Greg Smith offers an in-depth practical perspective on making your agile transition just as much about culture change as it is about process change.
Joseph Pelrine has come full circle: from university studies in Psychology, journeying through SmallTalk, XP and Scrum, and now back to broader questions: Why and how does Agile work? In this interview, Joseph talked about Complexity Science, and how story-telling, "sense-making," network analysis and speed-dating's gut-feel approach may prove more useful than our old toolkits for managing teams.
Even the very greenest of agile teams clearly recognize the word 'Retrospective'. But, alas, it is often overlooked that a retrospective may be a wasted effort if not used to initiate an actual improvement that the team follows through on. Jim Shore gives advice on how to make the most of your retrospective and reminds us of the activity's ultimate place in the agile heartbeat.
In this panel from QCon San Francisco, Joshua Bloch, Chet Haase, Rod Johnson, Erik Meijer and Charles Nutter discussed and debated the future of the Java language and APIs based upon the lessons we have learned from the past. Topics included static versus dynamic languages, removing code from Java, forking the JVM, and the next big programming language.
Recently, there has been a lot of debate over the future of the Java platform, with some arguing for more features to compete with languages such as C# and Ruby, and others saying that Java should become a more stable language lest it become too complicated to use. Bruce Eckel started a new round of debates by stating that Java should stop adding new features entirely.
During the last few years, there has been wide-ranging discussion about adding closures to the Java language, either as part of Java SE 7, or in some future, unspecified release. At Javapolis, Joshua Bloch presented his opinion about the controversy, and why he feels that CICE is a more suitable approach.
"A fundamental premise of the 'train-wreck' approach to management is that the primary cause of problems is 'dereliction of duty'" said Peter Scholtes in his 2003 book on leadership. Mary Poppendieck's recent article on process, people and systems asked: "Which is more important - process or people?" and showed how Lean is an alternative to certified process improvement programs like ISO 9000.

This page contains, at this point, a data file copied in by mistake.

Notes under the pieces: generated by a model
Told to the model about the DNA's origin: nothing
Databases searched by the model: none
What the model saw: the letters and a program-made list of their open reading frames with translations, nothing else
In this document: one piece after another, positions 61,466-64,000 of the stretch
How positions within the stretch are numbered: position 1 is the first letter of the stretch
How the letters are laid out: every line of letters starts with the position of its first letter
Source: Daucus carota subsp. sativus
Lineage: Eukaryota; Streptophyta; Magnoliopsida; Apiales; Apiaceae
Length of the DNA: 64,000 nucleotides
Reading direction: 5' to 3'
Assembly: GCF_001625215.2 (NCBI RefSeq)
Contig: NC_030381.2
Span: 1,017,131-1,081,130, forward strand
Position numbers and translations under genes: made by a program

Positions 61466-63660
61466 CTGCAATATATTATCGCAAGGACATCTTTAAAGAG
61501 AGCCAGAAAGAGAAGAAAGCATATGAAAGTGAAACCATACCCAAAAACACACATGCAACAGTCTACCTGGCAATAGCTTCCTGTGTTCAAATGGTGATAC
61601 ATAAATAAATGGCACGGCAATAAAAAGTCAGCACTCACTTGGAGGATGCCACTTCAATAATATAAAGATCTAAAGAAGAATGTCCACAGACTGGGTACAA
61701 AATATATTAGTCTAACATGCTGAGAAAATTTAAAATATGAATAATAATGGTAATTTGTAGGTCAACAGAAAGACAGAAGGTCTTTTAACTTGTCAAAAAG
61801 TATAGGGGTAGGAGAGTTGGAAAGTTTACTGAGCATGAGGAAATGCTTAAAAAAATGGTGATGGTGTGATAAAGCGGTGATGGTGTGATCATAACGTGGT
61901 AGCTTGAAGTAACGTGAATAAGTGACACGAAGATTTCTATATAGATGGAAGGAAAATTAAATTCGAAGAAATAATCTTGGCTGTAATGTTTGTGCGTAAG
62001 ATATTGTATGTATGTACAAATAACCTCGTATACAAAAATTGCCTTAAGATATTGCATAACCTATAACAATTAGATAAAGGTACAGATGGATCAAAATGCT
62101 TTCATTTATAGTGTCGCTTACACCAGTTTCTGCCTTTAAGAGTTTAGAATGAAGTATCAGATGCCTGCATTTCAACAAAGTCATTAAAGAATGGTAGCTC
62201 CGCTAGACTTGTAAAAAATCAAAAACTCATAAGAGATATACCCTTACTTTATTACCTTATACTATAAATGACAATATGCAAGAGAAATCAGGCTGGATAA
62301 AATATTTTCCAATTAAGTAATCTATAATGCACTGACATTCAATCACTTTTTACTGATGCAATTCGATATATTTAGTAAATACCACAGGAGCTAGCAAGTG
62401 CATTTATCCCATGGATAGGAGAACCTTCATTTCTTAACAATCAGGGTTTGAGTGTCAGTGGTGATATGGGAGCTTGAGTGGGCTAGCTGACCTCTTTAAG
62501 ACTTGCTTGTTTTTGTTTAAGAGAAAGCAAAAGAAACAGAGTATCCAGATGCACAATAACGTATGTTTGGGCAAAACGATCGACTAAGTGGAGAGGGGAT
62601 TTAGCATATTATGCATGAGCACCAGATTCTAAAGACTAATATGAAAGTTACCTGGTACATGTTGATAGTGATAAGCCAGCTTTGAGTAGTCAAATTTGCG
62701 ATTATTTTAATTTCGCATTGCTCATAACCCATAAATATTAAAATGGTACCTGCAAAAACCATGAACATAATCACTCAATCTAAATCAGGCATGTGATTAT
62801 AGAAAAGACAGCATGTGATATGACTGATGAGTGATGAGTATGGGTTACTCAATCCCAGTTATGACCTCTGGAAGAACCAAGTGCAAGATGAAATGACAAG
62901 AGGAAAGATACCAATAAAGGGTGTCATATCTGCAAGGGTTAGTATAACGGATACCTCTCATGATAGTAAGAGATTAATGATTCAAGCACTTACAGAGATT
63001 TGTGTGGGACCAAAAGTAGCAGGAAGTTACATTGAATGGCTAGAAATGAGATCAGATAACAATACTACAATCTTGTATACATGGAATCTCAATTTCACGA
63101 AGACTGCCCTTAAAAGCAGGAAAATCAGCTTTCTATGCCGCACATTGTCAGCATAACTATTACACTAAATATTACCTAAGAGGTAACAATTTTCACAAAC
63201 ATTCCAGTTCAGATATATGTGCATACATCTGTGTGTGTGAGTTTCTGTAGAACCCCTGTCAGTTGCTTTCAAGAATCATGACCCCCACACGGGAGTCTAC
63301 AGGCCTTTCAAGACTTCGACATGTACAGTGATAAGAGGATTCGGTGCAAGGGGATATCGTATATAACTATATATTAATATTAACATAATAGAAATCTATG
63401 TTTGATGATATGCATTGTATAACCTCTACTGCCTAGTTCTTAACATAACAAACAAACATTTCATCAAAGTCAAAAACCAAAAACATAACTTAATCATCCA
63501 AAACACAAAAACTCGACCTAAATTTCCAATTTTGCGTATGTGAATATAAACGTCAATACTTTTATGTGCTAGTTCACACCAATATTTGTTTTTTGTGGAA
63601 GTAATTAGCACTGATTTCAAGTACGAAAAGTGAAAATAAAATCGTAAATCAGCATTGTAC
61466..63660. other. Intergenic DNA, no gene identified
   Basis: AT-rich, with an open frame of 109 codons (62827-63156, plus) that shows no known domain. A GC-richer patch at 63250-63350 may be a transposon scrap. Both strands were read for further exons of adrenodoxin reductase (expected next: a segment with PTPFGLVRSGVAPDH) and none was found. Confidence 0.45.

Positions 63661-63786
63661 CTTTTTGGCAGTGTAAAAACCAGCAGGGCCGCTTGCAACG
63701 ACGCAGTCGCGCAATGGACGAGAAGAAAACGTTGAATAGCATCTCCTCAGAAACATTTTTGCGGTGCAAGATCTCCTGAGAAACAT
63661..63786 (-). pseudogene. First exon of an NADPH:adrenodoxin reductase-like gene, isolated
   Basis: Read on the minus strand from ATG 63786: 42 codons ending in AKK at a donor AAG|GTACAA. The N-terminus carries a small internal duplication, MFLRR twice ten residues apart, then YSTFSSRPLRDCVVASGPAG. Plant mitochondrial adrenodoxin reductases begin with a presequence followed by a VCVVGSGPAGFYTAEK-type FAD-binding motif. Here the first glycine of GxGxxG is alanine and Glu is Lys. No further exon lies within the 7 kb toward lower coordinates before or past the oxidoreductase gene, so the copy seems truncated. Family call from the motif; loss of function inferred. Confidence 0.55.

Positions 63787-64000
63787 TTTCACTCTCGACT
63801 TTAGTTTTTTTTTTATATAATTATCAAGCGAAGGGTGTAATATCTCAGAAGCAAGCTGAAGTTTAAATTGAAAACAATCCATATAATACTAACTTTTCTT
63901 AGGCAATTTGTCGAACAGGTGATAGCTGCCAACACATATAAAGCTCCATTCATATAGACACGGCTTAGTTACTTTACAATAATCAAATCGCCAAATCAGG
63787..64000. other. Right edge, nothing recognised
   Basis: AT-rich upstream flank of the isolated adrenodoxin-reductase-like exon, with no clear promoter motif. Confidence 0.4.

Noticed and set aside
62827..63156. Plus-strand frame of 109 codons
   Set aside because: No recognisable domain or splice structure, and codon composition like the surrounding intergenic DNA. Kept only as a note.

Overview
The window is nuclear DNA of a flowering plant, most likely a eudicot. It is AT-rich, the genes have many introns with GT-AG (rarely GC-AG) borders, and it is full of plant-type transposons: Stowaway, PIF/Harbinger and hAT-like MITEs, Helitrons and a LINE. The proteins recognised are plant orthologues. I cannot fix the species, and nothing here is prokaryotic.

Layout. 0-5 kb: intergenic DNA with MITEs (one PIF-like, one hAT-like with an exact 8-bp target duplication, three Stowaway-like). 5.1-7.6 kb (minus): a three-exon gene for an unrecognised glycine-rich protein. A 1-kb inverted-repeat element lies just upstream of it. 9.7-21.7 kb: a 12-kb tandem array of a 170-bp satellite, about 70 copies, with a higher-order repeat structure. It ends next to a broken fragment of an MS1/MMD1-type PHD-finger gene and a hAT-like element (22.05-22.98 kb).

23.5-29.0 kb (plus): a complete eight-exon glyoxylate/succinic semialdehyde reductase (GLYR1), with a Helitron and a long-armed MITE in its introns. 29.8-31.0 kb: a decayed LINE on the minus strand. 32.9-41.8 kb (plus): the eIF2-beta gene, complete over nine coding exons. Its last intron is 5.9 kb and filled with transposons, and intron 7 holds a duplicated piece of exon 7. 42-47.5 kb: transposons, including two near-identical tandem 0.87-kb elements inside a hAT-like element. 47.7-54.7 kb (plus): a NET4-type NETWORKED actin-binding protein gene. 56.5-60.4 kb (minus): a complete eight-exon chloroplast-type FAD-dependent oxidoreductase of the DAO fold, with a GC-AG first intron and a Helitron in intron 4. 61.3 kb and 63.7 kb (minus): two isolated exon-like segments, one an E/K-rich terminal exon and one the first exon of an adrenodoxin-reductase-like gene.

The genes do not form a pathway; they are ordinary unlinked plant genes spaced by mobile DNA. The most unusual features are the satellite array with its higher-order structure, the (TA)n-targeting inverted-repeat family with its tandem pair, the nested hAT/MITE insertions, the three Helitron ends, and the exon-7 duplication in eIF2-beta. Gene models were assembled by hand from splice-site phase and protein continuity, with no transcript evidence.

This half hour presentation looks at a Fortune 500 company's effort to achieve faster time to market by transitioning from RUP to Agile. Hussman & Stenstad reveal the gradual process from readiness assessment and chartering through education and practice to the creation of an adaptive culture with a "living plan", sharing lessons learned along the way.
Does COM still have a place or is it a dead end technology?
Mary Poppendieck spoke at Agile 2007 providing an insight into the adaptation of manufacturing management principles in the software development arena.
Lean methods employ Kaizen, or continuous improvement, to reduce waste and improve results on a regular, even daily, basis. On the leanagilescrum group, Alan asked, "Are there known techniques for facilitating kaizen activities within Lean/Agile software development?"
Agile teams seem to be meeting more resistance, as they scale up and move from "early adopter" territory into the mainstream. Does this mean Agile can't work in more traditional organisations? Not necessarily, say coaches Michael Spayd and Joe Little, in a new InfoQ interview: what's needed now is an awareness of the need to facilitate organizational change.
Adopting Agile practices requires a shift in the organisation on many different levels, but can making such a change lead to serious trouble?
Microsoft has been pushing a lot of new technology lately, but is any of it actually useful? In the case of .NET Micro, Leviton Manufacturing says it is, though the far more interesting technology is Z-Wave.
Seasoned practitioners packed a small room at Agile2006 to hear Linda Rising's "Are Agilists the Bonobos of the Software Community?" where she shared her thoughts on the evolutionary roots of teamwork. In this InfoQ interview, Linda talked with editor Deborah Hartmann about how writing her book "Fearless Change" led her to read on the science of the human brain and the social rituals of apes.